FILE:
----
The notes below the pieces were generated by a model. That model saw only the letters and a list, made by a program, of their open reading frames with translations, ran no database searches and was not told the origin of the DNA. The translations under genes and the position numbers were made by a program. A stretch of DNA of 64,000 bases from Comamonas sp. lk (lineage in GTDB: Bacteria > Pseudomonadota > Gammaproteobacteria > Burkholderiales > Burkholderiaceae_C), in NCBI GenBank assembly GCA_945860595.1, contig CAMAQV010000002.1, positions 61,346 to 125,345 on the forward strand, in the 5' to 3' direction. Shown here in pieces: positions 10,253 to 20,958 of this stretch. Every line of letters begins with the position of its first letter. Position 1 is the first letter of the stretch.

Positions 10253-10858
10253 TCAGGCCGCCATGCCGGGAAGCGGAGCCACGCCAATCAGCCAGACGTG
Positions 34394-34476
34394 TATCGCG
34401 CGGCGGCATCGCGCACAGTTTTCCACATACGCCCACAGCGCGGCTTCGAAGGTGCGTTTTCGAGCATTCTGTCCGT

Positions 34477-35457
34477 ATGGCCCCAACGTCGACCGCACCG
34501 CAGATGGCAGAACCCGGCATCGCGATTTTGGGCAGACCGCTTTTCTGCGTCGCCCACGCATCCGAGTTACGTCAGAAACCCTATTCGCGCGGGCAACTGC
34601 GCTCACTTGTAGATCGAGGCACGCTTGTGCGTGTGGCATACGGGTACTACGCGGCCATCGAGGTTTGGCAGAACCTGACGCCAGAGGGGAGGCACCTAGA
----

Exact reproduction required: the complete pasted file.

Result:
The notes below the pieces were generated by a model. That model saw only the letters and a list, made by a program, of their open reading frames with translations, ran no database searches and was not told the origin of the DNA. The translations under genes and the position numbers were made by a program. A stretch of DNA of 64,000 bases from Comamonas sp. lk (lineage in GTDB: Bacteria > Pseudomonadota > Gammaproteobacteria > Burkholderiales > Burkholderiaceae_C), in NCBI GenBank assembly GCA_945860595.1, contig CAMAQV010000002.1, positions 61,346 to 125,345 on the forward strand, in the 5' to 3' direction. Shown here in pieces: positions 10,253 to 20,958 of this stretch. Every line of letters begins with the position of its first letter. Position 1 is the first letter of the stretch.

Positions 10253-10858
10253 TCAGGCCGCCATGCCGGGAAGCGGAGCCACGCCAATCAGCCAGACGTG
Positions 34394-34476
34394 TATCGCG
34401 CGGCGGCATCGCGCACAGTTTTCCACATACGCCCACAGCGCGGCTTCGAAGGTGCGTTTTCGAGCATTCTGTCCGT

Positions 34477-35457
34477 ATGGCCCCAACGTCGACCGCACCG
34501 CAGATGGCAGAACCCGGCATCGCGATTTTGGGCAGACCGCTTTTCTGCGTCGCCCACGCATCCGAGTTACGTCAGAAACCCTATTCGCGCGGGCAACTGC
34601 GCTCACTTGTAGATCGAGGCACGCTTGTGCGTGTGGCATACGGGTACTACGCGGCCATCGAGGTTTGGCAGAACCTGACGCCAGAGGGGAGGCACCTAGA